Last Friday night, the Brooklyn Bazaar was reincarnated in the former wedding venue/event space Polonaise Terrace at 150 Greenpoint Avenue. The Bazaar was forced to abandon their former location at 165 Banker Street in June of 2015 after being financially outmuscled by BMW, who took over their 23,000 square-foot warehouse. After being forced out, Bazaar owners Belvy Klein and Aaron Broudo set up the Riis Park Beach Bazaar on the Rockaway Peninsula in Queens, and started searching for a new location for the Brooklyn Bazaar.

They settled on Polonaise Terrace near the intersection of Greenpoint and Manhattan Avenues. The location is drastically different from their last but it affords the Bazaar a funky, cool, and slightly creepy “The Shining meets labyrinthine Polish funhouse” vibe. There are lots of nooks and crannies in the venue, with ping pong, putt putt, and karaoke downstairs, vendors and food (courtesy of The Brooklyn Star’s Joaquin Baca) on the first floor, and music upstairs.

Leibowitz and Ross perform as Babetown.

To kick things off for the big reopening last Friday night, the Bazaar did not disappoint, with a musical bill that included local Greenpoint husband-and-wife duo Babetown, Rockaway Beach rockers The Skells, and established indie band Clap Your Hands Say Yeah.Babetown consists of husband and wife Danny Ross and Jessica Leibowitz, who met while waiting for a train at the Bedford L stop in 2012.

“I positioned myself near her, hoping something eventful would happen when it did—a train came that was not in service,” Ross said. “So I said ‘Hey look, the train’s not here, probably another twenty minutes’. She turned to me and was not impressed but then we somehow started chatting. Then I literally said ‘Can I get yo digits?’, which I immediately regretted.”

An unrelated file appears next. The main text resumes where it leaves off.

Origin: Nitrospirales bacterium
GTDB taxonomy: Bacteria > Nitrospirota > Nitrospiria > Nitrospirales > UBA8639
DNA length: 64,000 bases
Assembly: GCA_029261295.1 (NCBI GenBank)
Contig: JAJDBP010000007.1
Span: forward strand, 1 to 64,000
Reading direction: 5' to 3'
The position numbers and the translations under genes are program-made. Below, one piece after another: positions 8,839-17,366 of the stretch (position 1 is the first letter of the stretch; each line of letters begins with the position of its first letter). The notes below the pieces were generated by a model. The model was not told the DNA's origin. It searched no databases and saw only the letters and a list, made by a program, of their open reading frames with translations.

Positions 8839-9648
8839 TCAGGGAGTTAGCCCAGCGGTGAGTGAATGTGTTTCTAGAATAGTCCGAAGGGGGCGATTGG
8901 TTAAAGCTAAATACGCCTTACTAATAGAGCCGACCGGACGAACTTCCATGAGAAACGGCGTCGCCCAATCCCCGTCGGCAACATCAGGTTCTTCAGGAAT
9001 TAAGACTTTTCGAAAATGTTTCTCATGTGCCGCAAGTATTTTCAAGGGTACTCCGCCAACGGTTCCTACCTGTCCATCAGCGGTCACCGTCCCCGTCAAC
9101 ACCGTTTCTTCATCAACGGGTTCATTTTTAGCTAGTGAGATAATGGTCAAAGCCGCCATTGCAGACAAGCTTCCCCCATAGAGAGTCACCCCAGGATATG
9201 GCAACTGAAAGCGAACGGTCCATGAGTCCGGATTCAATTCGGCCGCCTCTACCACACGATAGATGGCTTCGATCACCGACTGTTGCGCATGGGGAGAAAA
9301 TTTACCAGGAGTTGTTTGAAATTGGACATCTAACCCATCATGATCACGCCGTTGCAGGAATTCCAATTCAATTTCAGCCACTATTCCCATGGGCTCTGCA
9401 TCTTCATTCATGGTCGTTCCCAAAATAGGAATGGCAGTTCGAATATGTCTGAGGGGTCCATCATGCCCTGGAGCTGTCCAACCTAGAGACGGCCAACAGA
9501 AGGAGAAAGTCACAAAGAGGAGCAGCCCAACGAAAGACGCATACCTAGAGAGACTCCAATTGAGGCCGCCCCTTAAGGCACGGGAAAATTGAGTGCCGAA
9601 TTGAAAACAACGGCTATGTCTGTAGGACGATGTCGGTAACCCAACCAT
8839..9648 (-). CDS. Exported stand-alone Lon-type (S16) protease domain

Miraculously, Danny and Jess ended up meeting up that evening at the now defunct Greenpoint Heights and the rest is history. About a year after that, they started Babetown, and soon were married. Although their own original music is surf rock oriented, their first album, 1989 is Hell, is a clever concept piece turning Ryan Adams’ 1989 (Adams’ track-by-track cover of the Taylor Swift album) on its’ head. The record features songs from Ryan Adams’ 2004 album Love is Hell, but done in the style of Taylor Swift. The idea arose one day when the couple was strolling through Greenpoint’s McGolrick Park.


“We were walking through the park, just listening to Ryan’s 1989 when we jokingly said ‘somebody should record Ryan Adams songs in the style of Taylor Swift,’” said Ross. “And then a minute later we decided we were the ones that had to do it. So we did.”

Babetown covers Ryan Adams songs in the style of Taylor Swift.

The album was released August 31, and to Babetown’s delight, was officially approved by Ryan Adams himself with a tweet reading “I LOVE YOU! These covers are SO RAD!!” Friday night’s performance marked the first live show for Babetown, although they say they plan to perform more. Check out their Facebook, SoundCloud, or website for more information.

After a rocking performance from The Skells, Clap Your Hands Say Yeah came out and ran through an energetic set that included material from all four of their records. Some of the highlights included the ethereal and searching “Misspent Youth” and the catchy, danceable gems “Over and Over Again (Lost and Found)” and “Satan Said Dance”. The performance was well-received and had the mirror-lined walls of the former Polonaise Terrace event space reflecting many a hard-dancing soul. Greenpointers was fortunate enough to catch up with CYHSY lead singer Alec Ounsworth and get the scoop on everything from new material to meeting David Byrne.

Interview With Clap Your Hands Say Yeah Frontman Alec Ounsworth

GP: I was looking at your website earlier, you’re doing a ton of house shows right now. How do you find the house show as a venue? Do you find that brings you back to some of your older days, puts you in touch with why you started doing this in the first place?